Tag Archives: Space

While There is Life, There is Hope

We find ourselves in a bewildering world. We want to make sense of what we see around us and to ask: What is the nature of the universe? What is our place in it and where did it and we come from? Why is it the way it is?

Science is the search for answers. Each field takes an in-depth look at what comprises it and how it all connects. Mathematics works with numbers and their relation to each other through patterns and structures. Chemistry observes the process by which compounds change at a chemical level and how these reactions occur. My studies focused on Biology, and brought me to a pursuit of understanding how living things are made, survive, and reproduce, and how they are all related to one another and can trace their origin back to a single point.

In Biology, this latter statement refers to all living things sharing a common ancestor and evolving into the diverse Tree of Life from it, but in Theoretical Physics it can apply to all of what we know and can observe in the universe (and beyond!) originating from one beginning from which everything was jam packed into a dense singularity and then exploded out into the expanding universe we live in. We know this now as the Big Bang, and a critical component of this theory – a mathematical equation that everything sprouted from a spacetime singularity – was proposed and put forth by one of the greatest minds to grace this Earth.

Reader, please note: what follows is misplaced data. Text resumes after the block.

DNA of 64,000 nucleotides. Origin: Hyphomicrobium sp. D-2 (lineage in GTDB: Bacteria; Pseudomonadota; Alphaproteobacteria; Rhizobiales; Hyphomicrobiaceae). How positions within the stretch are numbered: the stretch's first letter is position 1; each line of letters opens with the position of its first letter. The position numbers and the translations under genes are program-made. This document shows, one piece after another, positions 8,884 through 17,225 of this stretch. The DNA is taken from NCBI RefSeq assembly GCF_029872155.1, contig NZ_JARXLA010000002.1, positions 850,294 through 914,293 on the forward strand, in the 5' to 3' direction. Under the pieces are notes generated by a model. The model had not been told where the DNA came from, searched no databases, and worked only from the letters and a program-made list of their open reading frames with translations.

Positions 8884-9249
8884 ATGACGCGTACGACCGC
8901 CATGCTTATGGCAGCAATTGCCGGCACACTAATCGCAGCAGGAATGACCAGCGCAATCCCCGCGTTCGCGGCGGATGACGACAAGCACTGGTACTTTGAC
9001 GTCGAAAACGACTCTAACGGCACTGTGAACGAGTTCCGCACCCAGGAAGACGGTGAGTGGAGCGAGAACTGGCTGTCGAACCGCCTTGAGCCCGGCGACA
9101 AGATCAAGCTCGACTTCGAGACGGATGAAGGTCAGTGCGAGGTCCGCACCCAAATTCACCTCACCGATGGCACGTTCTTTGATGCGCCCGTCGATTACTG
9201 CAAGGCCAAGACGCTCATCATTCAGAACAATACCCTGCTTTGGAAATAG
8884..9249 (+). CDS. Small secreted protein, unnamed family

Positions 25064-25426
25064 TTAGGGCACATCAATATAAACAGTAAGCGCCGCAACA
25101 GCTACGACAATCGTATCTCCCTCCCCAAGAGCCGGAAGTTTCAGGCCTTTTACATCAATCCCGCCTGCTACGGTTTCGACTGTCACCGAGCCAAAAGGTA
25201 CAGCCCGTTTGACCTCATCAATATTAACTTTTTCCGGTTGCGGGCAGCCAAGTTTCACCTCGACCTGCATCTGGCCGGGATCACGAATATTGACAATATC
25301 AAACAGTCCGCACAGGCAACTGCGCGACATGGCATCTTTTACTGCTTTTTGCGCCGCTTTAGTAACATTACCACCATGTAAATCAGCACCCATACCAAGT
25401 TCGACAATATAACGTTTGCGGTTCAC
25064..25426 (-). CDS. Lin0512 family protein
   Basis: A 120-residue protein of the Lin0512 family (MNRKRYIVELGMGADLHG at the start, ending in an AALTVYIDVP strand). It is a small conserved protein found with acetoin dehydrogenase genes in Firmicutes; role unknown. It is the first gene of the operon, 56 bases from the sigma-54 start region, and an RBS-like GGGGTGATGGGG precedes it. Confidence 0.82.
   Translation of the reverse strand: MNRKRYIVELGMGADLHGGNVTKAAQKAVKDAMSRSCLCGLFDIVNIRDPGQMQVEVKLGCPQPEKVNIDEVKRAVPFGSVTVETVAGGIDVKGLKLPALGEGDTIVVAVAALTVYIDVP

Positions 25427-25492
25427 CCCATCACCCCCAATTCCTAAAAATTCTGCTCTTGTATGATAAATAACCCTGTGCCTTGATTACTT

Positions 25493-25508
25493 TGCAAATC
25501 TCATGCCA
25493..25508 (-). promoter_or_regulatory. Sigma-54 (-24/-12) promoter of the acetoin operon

Stephen William Hawking was born in Oxford, England on January 8, 1942. As a young student, he was recognized by his peers as highly intelligent and called “Einstein”, a fitting nickname for the man who would become renowned for being the first to craft a theory that would bring together Einstein’s famous general relativity with quantum mechanics (which old Albert despised). With Roger Penrose, a pioneer on black hole study, Hawking applied the same mechanics of the formation of black holes to the universe as a whole and the pair later worked (with others) to provide mathematical evidence of this. Hawking went on to contribute much to cosmology, the study of the universe, especially the beginning, growth, and end, an incredible achievement for anyone, but amazing considering his early diagnosis with amyotrophic lateral sclerosis, better known as ALS or Lou Gehrig’s disease. Hawking was quickly confined to a wheelchair, and eventually lost his ability to speak, but thanks to technological advancements, and the exceptional support of his family (big shout out to first wife, Jane) Hawking was able to continue to work and communicate his results with others. He became famous for his robotic-sounding speech generating device (SGD) that allowed him to speak without the use of his own voice. Indeed, as the world took notice of Hawking and his work, his SGD voice was his true voice to the world. While the vocal tone itself will still exist, it is a tremendous shame that we will not hear Dr. Hawking’s voice any longer.